Find out how to continue doing business in Argentina with 6 helpful tips from our senior executives in supporting companies in the country. The government of Argentina has issued multiple decrees to fight the negative consequences produced by COVID-19. These legislations seek to help small and medium-sized businesses (SMBs) that are currently doing business in Argentina.
In this article, we offer 6 practical tips to continue doing business in Argentina during the challenging present conditions.
1. Hire staff through a PEO to do business in Argentina
Although working visas can only be issued before the Consular Representation of Argentina based on different countries, the closing of borders would prevent foreign investors to establish in the South American country.
Therefore, companies doing businesses in Argentina might try to recruit and hire local personnel. Nevertheless, this can be difficult for those facing a language barrier, or with little knowledge of the workforce and salary expectations of local employees.
Hiring solutions for companies in Argentina
As the “Inspección General de Justicia” (IGJ) – the regulatory body that controls and allows the incorporation of companies in Argentina – is out of service, new businesses cannot be established in Argentina.
One solution to continue doing business in Argentina is to hire local talent through a Professional Employer Organization (PEO) in Argentina.
A PEO in Argentina can help companies hire locally, ease language barriers, and bureaucratic burdens the employer may face. By partnering with a PEO through a ‘co-employment model’, it becomes the ‘Registry Employer’ in the eyes of Argentina’s government.
The PEO can hire staff on behalf of the company doing business in Argentina and make sure it fully complies with local employment regulations. A PEO will be able to handle the relevant paperwork and manage the payroll and social contributions for the employees.
2. Open your bank account online and choose your bank wisely
Even during quarantine, companies doing business in Argentina can open a bank account. Fortunately, banks are working to implement virtual procedures, accepting digital copies of the documents required to open a corporate bank account.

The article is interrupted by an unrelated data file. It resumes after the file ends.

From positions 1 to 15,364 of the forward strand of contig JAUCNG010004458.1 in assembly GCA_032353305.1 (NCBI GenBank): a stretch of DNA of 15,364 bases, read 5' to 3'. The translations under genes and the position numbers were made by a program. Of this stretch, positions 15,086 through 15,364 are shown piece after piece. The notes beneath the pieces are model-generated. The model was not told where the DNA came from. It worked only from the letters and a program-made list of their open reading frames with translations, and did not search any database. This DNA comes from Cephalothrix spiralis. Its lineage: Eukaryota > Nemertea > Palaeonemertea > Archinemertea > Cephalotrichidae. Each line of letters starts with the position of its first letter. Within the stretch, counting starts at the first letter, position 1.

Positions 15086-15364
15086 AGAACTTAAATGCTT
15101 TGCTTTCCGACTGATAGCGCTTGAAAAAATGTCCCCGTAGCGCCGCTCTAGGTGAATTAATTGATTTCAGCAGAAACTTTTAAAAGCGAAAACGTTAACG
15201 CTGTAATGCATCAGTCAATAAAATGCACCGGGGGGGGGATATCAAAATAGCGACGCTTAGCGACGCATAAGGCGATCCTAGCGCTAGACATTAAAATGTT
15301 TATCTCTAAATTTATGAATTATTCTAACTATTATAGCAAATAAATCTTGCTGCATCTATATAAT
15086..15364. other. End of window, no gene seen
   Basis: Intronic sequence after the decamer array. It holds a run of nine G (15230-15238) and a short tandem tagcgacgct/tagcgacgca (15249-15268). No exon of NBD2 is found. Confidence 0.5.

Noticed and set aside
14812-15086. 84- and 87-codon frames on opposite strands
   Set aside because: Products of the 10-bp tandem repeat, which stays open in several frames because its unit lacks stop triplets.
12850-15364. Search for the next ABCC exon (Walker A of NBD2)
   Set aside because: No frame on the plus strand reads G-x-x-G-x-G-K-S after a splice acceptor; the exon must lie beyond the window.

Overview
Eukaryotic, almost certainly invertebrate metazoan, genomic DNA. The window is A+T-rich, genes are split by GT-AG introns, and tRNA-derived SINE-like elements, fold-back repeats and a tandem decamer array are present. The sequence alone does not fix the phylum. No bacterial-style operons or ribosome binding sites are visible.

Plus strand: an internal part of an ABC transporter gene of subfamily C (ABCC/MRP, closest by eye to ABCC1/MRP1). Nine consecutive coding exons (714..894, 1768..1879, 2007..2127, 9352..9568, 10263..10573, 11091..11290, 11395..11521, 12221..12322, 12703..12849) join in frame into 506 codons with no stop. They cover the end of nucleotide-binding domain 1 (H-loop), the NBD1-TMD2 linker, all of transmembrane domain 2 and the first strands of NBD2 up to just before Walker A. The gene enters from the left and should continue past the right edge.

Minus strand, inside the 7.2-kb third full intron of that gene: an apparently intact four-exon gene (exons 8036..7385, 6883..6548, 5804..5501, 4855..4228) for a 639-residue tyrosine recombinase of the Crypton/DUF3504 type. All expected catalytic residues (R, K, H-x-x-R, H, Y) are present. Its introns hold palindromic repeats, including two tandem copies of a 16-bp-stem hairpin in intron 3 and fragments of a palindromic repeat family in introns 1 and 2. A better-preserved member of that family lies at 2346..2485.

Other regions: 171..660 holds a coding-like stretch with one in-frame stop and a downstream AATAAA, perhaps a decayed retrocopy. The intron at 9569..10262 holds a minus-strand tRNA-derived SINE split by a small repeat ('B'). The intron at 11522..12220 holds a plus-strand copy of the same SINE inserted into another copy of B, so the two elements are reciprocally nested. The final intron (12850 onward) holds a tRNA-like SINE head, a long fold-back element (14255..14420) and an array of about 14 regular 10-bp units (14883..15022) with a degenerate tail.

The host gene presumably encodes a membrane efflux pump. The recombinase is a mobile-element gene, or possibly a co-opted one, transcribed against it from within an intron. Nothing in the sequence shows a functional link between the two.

However, be aware that some banks may still require physical copies of documents. To avoid this, companies doing business in Argentina should find a bank that runs a fully online application process. The best thing to do is to confirm with your local legal representative which banks offer this service.
3. Negotiate costs and be persistent with pending payments
Given the circumstances surrounding COVID-19, companies doing business in Argentina should manage business risk by minimizing costs and receiving pending payments in cash.
Negotiate rental contracts, utilities, printing and cleaning services, and any other regular expenses that your company may not be able to afford at this time. Companies doing business in Argentina should negotiate between a 10-30% discount on these expenses.
Be persistent in following up on pending payments. Your legal representative can send a legal notice to the company’s debtors.
4. If necessary, apply for a tax residency exemption
Argentina’s decision to close its borders prevents people doing business in Argentina with temporary visas from leaving the country, even when their visas are expired.
People whose temporary visas are expired or close to expire, can apply for the extension of their visa through an extension of residence that can be processed online. Exemptions can be obtained by entering the RaDEX system, on the government’s official web page argentina.gob.ar.
Find out if you or your staff are eligible for this exemption and apply as early as possible.
5. Take note of changes in administrative processes when doing business in Argentina
Government institutions are implementing online processes for doing business in Argentina. The country is currently investing in technology and innovation to achieve this.
Many of the mandatory procedures established by the “Inspección General de Justicia” (IGJ) and Migration bodies can be carried out online.
Public notaries, who play an important role in the incorporation, liquidation, and other procedures may still require the physical presence of the company’s owner or legal representative.
A company’s legal representative, with the proper credentials, should be able to meet most of the company’s administrative needs online.
Companies doing business in Argentina should be patient with local institutions. Expect some delay during this time and, when necessary, operate with a local legal representative to avoid further delays.
6. Work with trusted experts to continue doing business in Argentina
We are here to support your business expansion and process of doing business in Argentina, even in difficult times.
At Biz Latin Hub, our team of experts performs entity healths checks for companies in Argentina and throughout Latin America. Our team of local and expatriate professionals offers support and advice to improve your company’s corporate compliance, increase its value, and manage the risk of default.
Through our set of multilingual market entry and back-office services, we can enable business continuity in Argentina. This includes legal, accounting, tax, and PEO services in Argentina.
For more information and personalized assistance, please contact our team today.
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